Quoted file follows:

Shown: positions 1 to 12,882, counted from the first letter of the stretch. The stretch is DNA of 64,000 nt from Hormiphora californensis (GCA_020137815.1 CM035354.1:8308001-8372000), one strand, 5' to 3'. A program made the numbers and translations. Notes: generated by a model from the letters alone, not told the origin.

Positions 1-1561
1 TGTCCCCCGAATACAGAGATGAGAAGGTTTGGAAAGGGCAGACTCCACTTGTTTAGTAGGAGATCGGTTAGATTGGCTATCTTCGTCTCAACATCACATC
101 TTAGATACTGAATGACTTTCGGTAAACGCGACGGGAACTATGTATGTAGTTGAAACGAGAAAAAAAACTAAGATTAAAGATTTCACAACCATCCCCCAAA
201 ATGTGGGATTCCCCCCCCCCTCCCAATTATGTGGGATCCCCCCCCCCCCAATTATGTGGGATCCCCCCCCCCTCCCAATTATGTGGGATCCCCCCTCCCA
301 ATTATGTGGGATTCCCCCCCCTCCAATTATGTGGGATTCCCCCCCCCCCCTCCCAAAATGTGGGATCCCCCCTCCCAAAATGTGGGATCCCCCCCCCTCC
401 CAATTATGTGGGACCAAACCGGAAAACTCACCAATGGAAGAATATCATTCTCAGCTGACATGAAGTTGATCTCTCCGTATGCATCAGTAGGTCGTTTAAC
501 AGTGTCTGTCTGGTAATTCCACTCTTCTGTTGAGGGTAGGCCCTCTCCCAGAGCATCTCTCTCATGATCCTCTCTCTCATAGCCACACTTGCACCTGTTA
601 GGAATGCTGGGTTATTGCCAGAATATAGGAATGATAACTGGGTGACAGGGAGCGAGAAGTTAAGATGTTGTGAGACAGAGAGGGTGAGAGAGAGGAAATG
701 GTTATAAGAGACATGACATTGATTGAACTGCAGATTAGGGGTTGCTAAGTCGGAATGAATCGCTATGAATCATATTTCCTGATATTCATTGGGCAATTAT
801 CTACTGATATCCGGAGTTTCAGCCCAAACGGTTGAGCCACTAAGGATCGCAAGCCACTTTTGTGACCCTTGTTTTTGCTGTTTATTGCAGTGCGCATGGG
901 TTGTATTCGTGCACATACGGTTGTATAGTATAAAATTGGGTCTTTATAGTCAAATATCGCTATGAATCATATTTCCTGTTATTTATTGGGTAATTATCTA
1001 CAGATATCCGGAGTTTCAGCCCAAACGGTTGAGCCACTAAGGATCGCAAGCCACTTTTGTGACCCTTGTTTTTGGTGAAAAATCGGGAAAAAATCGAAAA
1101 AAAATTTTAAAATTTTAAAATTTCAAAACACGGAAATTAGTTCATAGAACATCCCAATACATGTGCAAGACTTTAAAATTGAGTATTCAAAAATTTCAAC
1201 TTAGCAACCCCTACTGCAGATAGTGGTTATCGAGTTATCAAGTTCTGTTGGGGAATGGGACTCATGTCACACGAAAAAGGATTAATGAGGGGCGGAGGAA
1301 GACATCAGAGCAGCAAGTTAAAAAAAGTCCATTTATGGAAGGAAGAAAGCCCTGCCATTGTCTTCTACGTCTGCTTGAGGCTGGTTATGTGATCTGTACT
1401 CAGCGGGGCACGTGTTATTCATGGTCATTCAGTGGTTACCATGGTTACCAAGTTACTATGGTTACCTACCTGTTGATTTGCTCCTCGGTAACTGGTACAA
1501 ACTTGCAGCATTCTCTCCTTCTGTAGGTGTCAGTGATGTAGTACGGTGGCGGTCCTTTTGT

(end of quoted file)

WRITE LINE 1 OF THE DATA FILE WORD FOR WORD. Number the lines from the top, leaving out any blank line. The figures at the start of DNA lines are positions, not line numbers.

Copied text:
Shown: positions 1 to 12,882, counted from the first letter of the stretch. The stretch is DNA of 64,000 nt from Hormiphora californensis (GCA_020137815.1 CM035354.1:8308001-8372000), one strand, 5' to 3'. A program made the numbers and translations. Notes: generated by a model from the letters alone, not told the origin.